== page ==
A student writes:
Thinking about how intense CI was, I feel overwhelmed and unsure about coming back to DC. Especially for more than just three days! I’m scared to leave the steady stream of fully planned and free meals that I have right now! I’m excited, but frankly I’m having second thoughts about being able to keep up with the pace of life in DC and GWU!
Hesitantly DC Bound
Your concerns are valid and widely held; but don’t get yourself in hysterics over some highly energetic first impressions. CI is one crazy adventure, but it’s different from what your GW experience will most likely be. Which reminds me of my first GW experience…
An old associate of mine shared with me a story of hidden treasure, cryptic clues, and a quickly fading trail left by the founding fathers. The hunt brought me to George Washington University, (George being the only founding father with a research institution, I knew that I had to come here to research and track down the treasure.) One evening, I entrusted my plans to my best friend, Nicholas, and asked him to join me on my quest.
Early the next morning as I prepared to face my fears and set off in the political jungle that is DC, to my dismay, I realized Nicholas had stolen all of my maps and abandoned me. He left a note:
“I’m sorry to betray you, but I couldn’t resist. I am not a demon. I am a lizard, a shark, a heat-seeking panther. I want to be Bob Denver on acid playing the accordion. I’m going to use the treasure to take over the United States of America!”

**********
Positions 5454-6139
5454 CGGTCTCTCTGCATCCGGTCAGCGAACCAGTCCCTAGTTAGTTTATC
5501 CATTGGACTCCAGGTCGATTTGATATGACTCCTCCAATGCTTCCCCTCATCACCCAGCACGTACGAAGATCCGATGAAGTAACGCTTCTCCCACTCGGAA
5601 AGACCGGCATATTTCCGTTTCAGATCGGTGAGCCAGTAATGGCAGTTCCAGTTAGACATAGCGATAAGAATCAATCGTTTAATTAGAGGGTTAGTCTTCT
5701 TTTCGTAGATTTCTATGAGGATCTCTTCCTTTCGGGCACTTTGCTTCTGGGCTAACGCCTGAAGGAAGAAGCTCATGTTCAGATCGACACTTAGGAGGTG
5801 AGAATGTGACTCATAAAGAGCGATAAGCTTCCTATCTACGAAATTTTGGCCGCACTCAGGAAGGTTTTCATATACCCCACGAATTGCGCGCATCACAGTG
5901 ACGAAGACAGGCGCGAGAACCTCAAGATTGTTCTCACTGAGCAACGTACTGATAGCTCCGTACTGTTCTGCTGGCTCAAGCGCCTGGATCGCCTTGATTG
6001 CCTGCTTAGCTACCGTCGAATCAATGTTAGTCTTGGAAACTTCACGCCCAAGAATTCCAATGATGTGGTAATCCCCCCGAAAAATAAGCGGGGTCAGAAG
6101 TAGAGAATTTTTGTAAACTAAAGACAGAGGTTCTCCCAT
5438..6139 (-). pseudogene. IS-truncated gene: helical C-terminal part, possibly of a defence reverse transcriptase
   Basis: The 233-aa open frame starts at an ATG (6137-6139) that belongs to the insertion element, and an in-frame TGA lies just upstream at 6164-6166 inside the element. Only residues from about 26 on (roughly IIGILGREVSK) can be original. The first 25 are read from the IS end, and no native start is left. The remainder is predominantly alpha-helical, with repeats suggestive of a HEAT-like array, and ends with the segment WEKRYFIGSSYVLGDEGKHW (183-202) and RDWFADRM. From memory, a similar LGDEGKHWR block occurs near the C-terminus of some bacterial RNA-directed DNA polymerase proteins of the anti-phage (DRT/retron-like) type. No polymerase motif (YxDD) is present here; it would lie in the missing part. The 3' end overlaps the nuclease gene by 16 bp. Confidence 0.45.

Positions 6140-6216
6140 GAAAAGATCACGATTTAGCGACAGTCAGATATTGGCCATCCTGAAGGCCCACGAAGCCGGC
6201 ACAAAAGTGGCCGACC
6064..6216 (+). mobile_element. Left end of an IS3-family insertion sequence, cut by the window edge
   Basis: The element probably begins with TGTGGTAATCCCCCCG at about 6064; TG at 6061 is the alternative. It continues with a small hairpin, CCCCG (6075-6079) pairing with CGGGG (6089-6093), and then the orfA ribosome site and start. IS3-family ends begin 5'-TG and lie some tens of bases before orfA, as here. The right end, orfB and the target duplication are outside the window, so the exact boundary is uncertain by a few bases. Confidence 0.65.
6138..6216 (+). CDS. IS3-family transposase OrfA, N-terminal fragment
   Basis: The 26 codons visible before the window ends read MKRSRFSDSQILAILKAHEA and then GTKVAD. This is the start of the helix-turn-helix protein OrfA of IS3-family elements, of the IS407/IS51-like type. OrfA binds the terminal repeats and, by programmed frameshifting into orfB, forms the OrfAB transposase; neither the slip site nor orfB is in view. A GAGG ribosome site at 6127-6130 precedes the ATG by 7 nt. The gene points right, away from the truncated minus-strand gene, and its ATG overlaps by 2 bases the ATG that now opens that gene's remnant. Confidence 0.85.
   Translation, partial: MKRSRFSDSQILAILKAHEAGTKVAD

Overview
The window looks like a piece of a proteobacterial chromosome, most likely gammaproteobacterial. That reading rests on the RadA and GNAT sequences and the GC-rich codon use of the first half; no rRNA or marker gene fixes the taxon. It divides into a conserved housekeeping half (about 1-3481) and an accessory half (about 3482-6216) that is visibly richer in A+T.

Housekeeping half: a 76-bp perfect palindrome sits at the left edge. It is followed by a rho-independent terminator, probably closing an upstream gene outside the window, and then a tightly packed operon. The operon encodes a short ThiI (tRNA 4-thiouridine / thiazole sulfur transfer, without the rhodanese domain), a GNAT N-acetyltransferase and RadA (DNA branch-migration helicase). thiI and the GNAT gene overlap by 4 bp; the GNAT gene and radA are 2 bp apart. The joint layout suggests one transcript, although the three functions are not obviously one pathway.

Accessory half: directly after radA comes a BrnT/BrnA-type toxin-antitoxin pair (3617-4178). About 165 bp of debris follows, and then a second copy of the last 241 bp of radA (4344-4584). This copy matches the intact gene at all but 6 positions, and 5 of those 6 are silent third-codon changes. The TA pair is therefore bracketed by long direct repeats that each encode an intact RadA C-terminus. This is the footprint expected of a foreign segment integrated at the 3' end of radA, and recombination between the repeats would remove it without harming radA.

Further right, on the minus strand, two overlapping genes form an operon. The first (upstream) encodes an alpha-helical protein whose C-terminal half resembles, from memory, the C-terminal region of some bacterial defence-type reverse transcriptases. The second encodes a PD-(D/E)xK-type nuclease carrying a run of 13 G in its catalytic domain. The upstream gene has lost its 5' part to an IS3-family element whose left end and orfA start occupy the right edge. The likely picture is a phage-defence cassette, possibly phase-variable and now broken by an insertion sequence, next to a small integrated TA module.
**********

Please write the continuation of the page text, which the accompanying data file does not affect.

Long story short, I single handedly climbed the Washington Monument, solved the puzzle to reveal a gap in the peak stones, found billions worth of treasure, and overcame my fear that my GW experience would be a perpetual Colonial Inauguration. DC is a city where your adventure can be whatever you make it. And while I beat Nicholas to the treasure, he beat me to the rights to our story (and made his own fortune telling his own highly adulterated version of it.)
The moral is: GW will be what you make it! It’s okay to feel anxious and uncertain. But your adventure awaits you here, and it will be whatever you make of it. Even if there are unforeseen obstacles, you can still find a way. Luckily for you, you’ll have the support of the entire University behind you, including your advisor in the University Honors Program.
Good luck, and welcome to the jungle,
The Capital Saving Sherpa
The Sherpa writes regular columns in response to student questions. Have a question for the Sherpa? Email firstname.lastname@example.org with the subject “Sherpa Question.” All of Sherpa’s posts are archived and available to read.